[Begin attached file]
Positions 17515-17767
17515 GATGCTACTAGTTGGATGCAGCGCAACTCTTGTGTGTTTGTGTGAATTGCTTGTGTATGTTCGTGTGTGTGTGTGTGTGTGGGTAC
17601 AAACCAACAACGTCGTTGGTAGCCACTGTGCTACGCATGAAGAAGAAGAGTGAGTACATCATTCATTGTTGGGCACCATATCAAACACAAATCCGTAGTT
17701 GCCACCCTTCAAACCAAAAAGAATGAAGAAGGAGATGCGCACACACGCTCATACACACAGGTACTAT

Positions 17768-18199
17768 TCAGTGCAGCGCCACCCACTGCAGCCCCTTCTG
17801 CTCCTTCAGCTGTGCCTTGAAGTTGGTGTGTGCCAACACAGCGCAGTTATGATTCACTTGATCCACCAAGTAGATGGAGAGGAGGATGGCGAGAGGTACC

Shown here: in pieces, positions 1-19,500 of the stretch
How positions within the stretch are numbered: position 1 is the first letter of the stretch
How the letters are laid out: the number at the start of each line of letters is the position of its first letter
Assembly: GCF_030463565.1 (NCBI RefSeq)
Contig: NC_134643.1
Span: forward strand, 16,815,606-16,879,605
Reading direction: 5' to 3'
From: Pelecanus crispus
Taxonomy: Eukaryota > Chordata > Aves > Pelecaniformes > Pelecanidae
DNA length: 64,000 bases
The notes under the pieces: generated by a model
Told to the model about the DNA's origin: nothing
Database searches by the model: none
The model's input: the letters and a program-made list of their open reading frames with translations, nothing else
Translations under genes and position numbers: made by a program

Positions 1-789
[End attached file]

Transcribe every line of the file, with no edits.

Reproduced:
Positions 17515-17767
17515 GATGCTACTAGTTGGATGCAGCGCAACTCTTGTGTGTTTGTGTGAATTGCTTGTGTATGTTCGTGTGTGTGTGTGTGTGTGGGTAC
17601 AAACCAACAACGTCGTTGGTAGCCACTGTGCTACGCATGAAGAAGAAGAGTGAGTACATCATTCATTGTTGGGCACCATATCAAACACAAATCCGTAGTT
17701 GCCACCCTTCAAACCAAAAAGAATGAAGAAGGAGATGCGCACACACGCTCATACACACAGGTACTAT

Positions 17768-18199
17768 TCAGTGCAGCGCCACCCACTGCAGCCCCTTCTG
17801 CTCCTTCAGCTGTGCCTTGAAGTTGGTGTGTGCCAACACAGCGCAGTTATGATTCACTTGATCCACCAAGTAGATGGAGAGGAGGATGGCGAGAGGTACC

Shown here: in pieces, positions 1-19,500 of the stretch
How positions within the stretch are numbered: position 1 is the first letter of the stretch
How the letters are laid out: the number at the start of each line of letters is the position of its first letter
Assembly: GCF_030463565.1 (NCBI RefSeq)
Contig: NC_134643.1
Span: forward strand, 16,815,606-16,879,605
Reading direction: 5' to 3'
From: Pelecanus crispus
Taxonomy: Eukaryota > Chordata > Aves > Pelecaniformes > Pelecanidae
DNA length: 64,000 bases
The notes under the pieces: generated by a model
Told to the model about the DNA's origin: nothing
Database searches by the model: none
The model's input: the letters and a program-made list of their open reading frames with translations, nothing else
Translations under genes and position numbers: made by a program

Positions 1-789